Monday, March 5, 2012

Why Complicate Bad Logic With More of It?

Of course, it is preposterous.

Dr. Alberto Giubilini and Dr. Francesca Minerva wrote a February 2012 web article for the Journal of Medical Ethics arguing not only that a fetus and a newborn share a moral status, but that status entitles society to kill them on either side of the womb.

In other words, not only do Giubilini and Minerva believe that abortion is OK, but infanticide is, too, since the lumps of flesh they consider pre-birth and post-birth blobs of flesh can't contribute to society.

"Merely being human,” they write, “is not in itself a reason for ascribing someone a right to life."

So they say that both after-birth abortions should be as legal as pre-birth ones.

Okay, so let's make them both illegal!

Indeed, pretty much every evangelical Christian worldwide scoffs at such scholarly irrationality.  Not only because Giubilini and Minerva take historic morality and, in a bizarre twist of over-confidence, turn it on its head.  Either morality is true from one culture to another, from one time to another, or it's not morality.  Murder is either wrong both 2,000 years ago and today, or murder is not wrong.

But Giubilini and Minerva should know that a medical, scientific theory needs to be replicated and validated.  Yet we have the whole of human existence to practically enshrine life on our side of the womb as human - from the killing of infants to appease deities in tribal cultures, to our modern, nearly- universal murder laws.  To the extent morals can be measured and analyzed, this claim by these two doctors apparently has only been affirmed by the tiny Netherlands, the only country on Earth with legalized infanticide.  Not exactly a fail-safe scientific validation.

After all, the Dutch aren't known for morality.  Depravity, thy name is Holland.

On Christianity Today's female-centric blog, Her.menutics, Karen Swallow-Prior takes a good look at the fallacy being perpetrated by Giubilini and Minerva, but then takes an unfortunate detour by dragging the recent Personhood movement into the debate.

Swallow-Prior says Giubilini and Minerva's argument that a fetus is a human being helps to affirm the Personhood movement, which advocates for ascribing legal "person" status to every fetus.  But after giving an erudite synopsis of the article in Journal of Medical Ethics, Swallow-Prior fails to support her inclusion of Personhood into the fray with equal gusto.  She simply admits that it may actually be a sloppy way of extending pro-life guarantees to pre-birth human, but she leaves hanging her apparent endorsement of the Personhood movement itself.

As I've written before, the Personhood movement is a misguided and ill-advised risk that its pro-life advocates have not thought through well.  So for Swallow-Prior to bring such faulty logic into an already international and brittle debate lends pro-lifers little integrity.  When it comes to abortion, the moral argument is already on our side, Giubilini and Minerva notwithstanding, so why cloud our position with a viewpoint even America's National Right to Life committee does not endorse?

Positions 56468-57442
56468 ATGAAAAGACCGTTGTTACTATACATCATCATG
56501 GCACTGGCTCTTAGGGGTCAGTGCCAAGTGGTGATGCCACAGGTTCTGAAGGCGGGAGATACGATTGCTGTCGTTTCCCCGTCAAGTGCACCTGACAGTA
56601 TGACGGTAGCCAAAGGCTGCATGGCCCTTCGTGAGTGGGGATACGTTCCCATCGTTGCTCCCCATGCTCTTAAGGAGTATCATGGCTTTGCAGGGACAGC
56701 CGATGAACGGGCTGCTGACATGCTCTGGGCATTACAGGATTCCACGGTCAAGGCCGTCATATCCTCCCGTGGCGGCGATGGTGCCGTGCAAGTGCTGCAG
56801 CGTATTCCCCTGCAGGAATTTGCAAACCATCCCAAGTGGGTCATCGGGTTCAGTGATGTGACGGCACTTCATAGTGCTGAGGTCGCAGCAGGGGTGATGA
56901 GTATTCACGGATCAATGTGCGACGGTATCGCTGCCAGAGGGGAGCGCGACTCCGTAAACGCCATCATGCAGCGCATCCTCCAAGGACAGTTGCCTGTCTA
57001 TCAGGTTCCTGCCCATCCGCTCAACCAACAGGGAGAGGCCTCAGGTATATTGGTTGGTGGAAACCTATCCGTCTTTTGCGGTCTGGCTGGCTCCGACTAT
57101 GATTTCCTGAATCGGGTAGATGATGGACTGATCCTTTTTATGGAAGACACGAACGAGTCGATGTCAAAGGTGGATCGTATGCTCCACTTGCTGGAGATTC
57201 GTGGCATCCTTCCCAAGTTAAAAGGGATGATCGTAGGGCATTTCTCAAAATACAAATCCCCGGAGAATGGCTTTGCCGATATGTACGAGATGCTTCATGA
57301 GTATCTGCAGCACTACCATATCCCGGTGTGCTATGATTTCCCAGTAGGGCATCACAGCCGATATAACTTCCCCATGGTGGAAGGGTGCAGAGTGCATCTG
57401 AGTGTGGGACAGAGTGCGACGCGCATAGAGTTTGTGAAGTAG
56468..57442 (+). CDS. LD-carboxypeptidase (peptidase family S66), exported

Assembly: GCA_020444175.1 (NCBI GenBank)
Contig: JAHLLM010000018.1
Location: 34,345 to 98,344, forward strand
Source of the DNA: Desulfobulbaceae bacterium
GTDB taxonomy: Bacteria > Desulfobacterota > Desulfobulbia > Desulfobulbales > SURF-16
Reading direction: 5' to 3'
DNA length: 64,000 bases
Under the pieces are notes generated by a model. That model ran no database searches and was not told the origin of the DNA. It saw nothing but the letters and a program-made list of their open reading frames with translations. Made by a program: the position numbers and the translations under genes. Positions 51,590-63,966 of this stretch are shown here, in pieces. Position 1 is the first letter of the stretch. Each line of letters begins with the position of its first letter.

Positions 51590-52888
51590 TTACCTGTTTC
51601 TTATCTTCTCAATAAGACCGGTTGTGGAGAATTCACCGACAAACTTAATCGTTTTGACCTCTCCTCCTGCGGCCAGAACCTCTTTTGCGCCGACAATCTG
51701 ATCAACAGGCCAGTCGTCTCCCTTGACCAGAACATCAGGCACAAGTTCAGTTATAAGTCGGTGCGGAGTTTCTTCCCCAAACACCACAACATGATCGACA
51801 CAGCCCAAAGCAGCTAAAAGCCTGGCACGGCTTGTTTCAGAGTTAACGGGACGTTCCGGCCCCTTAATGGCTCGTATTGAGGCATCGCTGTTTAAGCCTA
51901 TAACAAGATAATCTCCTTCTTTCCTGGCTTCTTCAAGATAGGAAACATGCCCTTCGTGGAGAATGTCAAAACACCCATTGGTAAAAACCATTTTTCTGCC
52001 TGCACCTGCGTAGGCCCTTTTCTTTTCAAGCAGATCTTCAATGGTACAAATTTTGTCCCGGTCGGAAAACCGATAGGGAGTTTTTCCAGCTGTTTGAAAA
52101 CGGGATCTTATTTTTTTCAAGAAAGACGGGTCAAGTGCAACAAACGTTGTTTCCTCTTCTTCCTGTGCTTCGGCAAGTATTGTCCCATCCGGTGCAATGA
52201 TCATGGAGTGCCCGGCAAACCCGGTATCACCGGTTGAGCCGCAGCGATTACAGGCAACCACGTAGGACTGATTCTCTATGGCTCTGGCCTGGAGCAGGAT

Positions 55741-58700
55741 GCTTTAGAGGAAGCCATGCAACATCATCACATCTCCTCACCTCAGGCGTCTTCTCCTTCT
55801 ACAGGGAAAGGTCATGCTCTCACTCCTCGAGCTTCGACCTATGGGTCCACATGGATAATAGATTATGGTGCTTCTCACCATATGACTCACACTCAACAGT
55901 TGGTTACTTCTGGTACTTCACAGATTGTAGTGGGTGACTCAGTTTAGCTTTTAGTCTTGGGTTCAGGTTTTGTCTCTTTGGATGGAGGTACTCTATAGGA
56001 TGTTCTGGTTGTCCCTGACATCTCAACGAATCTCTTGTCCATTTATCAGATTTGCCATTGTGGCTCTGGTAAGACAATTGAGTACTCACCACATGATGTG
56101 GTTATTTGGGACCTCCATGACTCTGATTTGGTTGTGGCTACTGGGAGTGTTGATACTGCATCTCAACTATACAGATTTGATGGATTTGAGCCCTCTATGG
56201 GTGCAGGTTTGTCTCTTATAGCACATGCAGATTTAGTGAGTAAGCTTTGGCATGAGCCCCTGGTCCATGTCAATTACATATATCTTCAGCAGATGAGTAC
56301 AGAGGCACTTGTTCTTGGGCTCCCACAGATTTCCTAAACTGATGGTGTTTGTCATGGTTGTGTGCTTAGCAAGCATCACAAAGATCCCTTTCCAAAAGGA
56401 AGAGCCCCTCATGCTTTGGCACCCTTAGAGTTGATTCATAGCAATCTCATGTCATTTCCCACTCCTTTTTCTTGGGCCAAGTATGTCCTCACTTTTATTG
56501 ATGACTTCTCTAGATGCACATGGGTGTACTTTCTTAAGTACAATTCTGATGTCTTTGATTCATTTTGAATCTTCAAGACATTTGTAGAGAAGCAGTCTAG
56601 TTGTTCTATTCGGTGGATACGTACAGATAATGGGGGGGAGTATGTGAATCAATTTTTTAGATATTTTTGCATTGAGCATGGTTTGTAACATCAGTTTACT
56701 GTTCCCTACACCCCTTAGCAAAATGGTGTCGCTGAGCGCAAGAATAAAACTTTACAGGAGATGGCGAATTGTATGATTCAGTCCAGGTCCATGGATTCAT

She writes, "Such language makes more justifiable recent attempts to define “personhood” to include unborn children... Yet even among pro-life advocates, views on personhood legislation are not uniform... Some who favor other efforts restricting abortion say such laws are ... symbolic at best ... or dangerous at worst. This may be true.

"But it’s also true that symbols are important. Symbols have power... But when legalized abortion turns into an argument for killing newborns, any debate about symbol vs. substance is dead in the water."

How does that quick wrap-up of this discussion help anything?

Instead, consider the Personhood movement's three interrelated problems:

1. the inability of state-by-state legislation to overcome America's Constitutional amendment allowing abortion (in other words, any state victory for the Personhood movement would automatically be deemed void),

2. the legal exposure state-by-state legislation would experience could potentially open it to worse interpretations of abortion law by the courts, and

3. the language relevant to the interpretation of "person" in expansive, extant state laws could be threatened by other legal applications where pre-birth humans would be concerned (can pre-birth humans own property, for instance?)

All Swallow-Prior does is admit that people like me may have a point.  But she leaves her article with an implication that the Personhood movement carries equal weight as Giubilini and Minerva's salvo in this fight.

Which, considering the fact that neither the Personhood movement nor Giubilini and Minerva are right, then maybe Swallow-Prior has a point, too.

Even if that wasn't the point she was trying to make.

How much room does this debate have for such fanciful journalism?  The chances of medical experts perusing Her.meneutics for scientific validity when it comes to abortion may be slim, but encouraging her evangelical audience with spurious associations won't help in terms of galvanizing troops around authentic strategies.

The truth - indeed, the Truth - is on our side.  We don't need to manipulate it.

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